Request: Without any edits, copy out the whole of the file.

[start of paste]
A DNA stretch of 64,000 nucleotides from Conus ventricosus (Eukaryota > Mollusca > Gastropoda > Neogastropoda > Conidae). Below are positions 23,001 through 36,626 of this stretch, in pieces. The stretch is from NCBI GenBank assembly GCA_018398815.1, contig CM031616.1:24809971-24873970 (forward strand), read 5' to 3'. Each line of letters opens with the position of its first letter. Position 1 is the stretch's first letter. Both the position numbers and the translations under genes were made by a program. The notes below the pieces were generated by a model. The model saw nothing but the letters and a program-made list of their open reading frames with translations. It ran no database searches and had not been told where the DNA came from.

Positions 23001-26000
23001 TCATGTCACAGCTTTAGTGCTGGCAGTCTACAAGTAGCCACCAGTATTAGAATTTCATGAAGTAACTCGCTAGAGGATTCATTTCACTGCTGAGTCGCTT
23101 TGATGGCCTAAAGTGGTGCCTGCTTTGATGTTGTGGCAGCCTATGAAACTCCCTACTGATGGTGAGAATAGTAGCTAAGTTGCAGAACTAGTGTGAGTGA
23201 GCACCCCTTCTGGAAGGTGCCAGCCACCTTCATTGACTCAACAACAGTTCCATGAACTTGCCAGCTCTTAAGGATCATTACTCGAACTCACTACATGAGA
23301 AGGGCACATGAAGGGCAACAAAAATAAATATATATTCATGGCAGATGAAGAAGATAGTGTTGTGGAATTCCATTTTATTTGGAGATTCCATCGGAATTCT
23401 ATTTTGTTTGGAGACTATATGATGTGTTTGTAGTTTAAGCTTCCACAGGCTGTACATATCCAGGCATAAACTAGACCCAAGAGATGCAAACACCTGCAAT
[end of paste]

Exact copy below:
A DNA stretch of 64,000 nucleotides from Conus ventricosus (Eukaryota > Mollusca > Gastropoda > Neogastropoda > Conidae). Below are positions 23,001 through 36,626 of this stretch, in pieces. The stretch is from NCBI GenBank assembly GCA_018398815.1, contig CM031616.1:24809971-24873970 (forward strand), read 5' to 3'. Each line of letters opens with the position of its first letter. Position 1 is the stretch's first letter. Both the position numbers and the translations under genes were made by a program. The notes below the pieces were generated by a model. The model saw nothing but the letters and a program-made list of their open reading frames with translations. It ran no database searches and had not been told where the DNA came from.

Positions 23001-26000
23001 TCATGTCACAGCTTTAGTGCTGGCAGTCTACAAGTAGCCACCAGTATTAGAATTTCATGAAGTAACTCGCTAGAGGATTCATTTCACTGCTGAGTCGCTT
23101 TGATGGCCTAAAGTGGTGCCTGCTTTGATGTTGTGGCAGCCTATGAAACTCCCTACTGATGGTGAGAATAGTAGCTAAGTTGCAGAACTAGTGTGAGTGA
23201 GCACCCCTTCTGGAAGGTGCCAGCCACCTTCATTGACTCAACAACAGTTCCATGAACTTGCCAGCTCTTAAGGATCATTACTCGAACTCACTACATGAGA
23301 AGGGCACATGAAGGGCAACAAAAATAAATATATATTCATGGCAGATGAAGAAGATAGTGTTGTGGAATTCCATTTTATTTGGAGATTCCATCGGAATTCT
23401 ATTTTGTTTGGAGACTATATGATGTGTTTGTAGTTTAAGCTTCCACAGGCTGTACATATCCAGGCATAAACTAGACCCAAGAGATGCAAACACCTGCAAT